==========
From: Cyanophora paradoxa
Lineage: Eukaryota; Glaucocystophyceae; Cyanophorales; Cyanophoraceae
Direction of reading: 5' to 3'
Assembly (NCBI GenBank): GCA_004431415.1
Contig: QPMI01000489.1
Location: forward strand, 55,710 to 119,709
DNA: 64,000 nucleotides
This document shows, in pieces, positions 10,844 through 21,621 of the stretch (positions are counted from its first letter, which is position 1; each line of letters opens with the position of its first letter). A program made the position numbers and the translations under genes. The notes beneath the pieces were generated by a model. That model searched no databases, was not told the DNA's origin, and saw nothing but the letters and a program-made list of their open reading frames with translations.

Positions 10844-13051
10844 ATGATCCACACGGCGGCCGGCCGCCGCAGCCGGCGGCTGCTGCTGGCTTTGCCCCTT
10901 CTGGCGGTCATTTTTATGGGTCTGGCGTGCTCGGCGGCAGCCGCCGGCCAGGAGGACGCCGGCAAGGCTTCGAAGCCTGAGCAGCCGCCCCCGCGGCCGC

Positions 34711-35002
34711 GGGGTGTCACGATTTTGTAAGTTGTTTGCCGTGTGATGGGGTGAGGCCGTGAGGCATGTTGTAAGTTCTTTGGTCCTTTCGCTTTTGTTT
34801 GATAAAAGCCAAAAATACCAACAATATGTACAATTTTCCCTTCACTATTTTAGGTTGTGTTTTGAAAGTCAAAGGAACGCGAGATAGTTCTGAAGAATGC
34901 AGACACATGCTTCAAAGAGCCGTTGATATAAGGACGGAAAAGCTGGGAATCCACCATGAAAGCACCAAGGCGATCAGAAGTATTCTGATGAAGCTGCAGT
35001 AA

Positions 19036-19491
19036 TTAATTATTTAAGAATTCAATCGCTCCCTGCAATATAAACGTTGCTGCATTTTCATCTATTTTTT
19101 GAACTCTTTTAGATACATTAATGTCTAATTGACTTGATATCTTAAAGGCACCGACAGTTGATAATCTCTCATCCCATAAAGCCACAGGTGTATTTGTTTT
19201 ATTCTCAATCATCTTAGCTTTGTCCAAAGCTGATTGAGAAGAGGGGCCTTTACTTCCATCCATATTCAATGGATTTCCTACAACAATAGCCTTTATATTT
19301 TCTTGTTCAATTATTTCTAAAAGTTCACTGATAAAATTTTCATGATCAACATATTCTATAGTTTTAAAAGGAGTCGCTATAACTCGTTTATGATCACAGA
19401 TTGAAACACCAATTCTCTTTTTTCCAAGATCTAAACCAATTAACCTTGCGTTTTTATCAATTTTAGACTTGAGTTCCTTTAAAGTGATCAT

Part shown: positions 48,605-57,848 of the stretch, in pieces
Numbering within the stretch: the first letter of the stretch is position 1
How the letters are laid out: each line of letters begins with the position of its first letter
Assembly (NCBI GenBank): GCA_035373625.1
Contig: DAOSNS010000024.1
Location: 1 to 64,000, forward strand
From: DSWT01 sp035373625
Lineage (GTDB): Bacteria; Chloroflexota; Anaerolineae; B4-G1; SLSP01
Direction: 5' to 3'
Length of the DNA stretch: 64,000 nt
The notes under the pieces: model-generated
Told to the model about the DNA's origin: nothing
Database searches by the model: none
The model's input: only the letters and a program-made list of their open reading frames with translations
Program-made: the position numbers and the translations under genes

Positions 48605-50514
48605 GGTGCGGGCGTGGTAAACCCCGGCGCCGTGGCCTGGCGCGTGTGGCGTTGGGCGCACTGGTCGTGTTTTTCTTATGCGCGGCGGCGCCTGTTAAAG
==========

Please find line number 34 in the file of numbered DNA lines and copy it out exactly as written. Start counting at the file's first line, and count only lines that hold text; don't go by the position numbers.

Told to the model about the DNA's origin: nothing